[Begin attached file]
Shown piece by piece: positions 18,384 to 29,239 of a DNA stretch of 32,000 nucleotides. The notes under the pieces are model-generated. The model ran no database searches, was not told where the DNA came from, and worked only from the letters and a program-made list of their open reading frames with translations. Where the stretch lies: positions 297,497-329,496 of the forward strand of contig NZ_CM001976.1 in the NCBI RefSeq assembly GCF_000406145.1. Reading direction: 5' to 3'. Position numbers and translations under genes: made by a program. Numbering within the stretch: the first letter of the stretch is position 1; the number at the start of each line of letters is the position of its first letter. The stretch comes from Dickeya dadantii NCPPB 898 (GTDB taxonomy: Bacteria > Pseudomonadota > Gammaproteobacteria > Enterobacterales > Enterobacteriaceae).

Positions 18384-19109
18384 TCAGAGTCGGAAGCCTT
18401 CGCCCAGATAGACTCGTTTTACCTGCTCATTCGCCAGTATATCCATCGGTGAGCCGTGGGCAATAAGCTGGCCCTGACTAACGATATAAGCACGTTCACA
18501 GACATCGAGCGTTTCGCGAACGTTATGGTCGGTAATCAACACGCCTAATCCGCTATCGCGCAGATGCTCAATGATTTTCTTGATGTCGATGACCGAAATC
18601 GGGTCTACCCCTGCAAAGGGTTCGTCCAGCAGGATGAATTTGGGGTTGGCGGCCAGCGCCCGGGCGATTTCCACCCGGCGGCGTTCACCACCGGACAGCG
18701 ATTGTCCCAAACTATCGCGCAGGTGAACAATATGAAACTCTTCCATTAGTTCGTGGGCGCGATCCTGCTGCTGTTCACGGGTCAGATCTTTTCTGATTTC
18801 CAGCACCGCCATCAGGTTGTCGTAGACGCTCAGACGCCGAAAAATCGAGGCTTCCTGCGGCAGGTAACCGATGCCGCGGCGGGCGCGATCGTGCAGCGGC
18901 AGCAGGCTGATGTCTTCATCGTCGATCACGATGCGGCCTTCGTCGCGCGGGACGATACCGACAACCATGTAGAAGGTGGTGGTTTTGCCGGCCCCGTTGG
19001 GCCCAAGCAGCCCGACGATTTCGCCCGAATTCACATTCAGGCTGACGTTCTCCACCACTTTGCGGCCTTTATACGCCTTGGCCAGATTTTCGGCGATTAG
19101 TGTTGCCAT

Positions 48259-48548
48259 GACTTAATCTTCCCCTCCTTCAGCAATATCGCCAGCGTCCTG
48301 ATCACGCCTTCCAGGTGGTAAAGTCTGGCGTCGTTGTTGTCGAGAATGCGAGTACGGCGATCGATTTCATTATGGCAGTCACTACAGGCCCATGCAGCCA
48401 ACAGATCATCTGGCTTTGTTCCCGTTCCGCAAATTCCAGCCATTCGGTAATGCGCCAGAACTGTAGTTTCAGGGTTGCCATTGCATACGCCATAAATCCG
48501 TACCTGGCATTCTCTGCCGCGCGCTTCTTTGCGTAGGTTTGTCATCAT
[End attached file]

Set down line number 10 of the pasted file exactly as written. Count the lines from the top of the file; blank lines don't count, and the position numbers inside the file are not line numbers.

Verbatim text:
19001 GCCCAAGCAGCCCGACGATTTCGCCCGAATTCACATTCAGGCTGACGTTCTCCACCACTTTGCGGCCTTTATACGCCTTGGCCAGATTTTCGGCGATTAG